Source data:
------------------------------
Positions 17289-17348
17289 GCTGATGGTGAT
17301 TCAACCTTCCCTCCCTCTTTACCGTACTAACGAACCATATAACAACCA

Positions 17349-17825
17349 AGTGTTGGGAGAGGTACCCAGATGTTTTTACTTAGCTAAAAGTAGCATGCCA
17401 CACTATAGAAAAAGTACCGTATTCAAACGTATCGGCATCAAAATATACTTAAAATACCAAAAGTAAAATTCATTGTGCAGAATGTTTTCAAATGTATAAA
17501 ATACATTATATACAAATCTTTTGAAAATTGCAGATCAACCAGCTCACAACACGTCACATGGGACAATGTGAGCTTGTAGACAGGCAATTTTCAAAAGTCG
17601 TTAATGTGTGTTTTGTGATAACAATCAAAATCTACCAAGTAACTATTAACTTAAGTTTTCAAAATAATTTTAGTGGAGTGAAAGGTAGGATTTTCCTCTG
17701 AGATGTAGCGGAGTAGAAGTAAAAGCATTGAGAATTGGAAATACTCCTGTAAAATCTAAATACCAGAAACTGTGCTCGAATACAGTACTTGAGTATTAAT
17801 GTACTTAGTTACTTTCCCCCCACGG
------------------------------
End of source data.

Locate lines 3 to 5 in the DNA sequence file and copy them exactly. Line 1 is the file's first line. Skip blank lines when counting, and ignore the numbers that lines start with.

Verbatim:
17301 TCAACCTTCCCTCCCTCTTTACCGTACTAACGAACCATATAACAACCA

Positions 17349-17825
17349 AGTGTTGGGAGAGGTACCCAGATGTTTTTACTTAGCTAAAAGTAGCATGCCA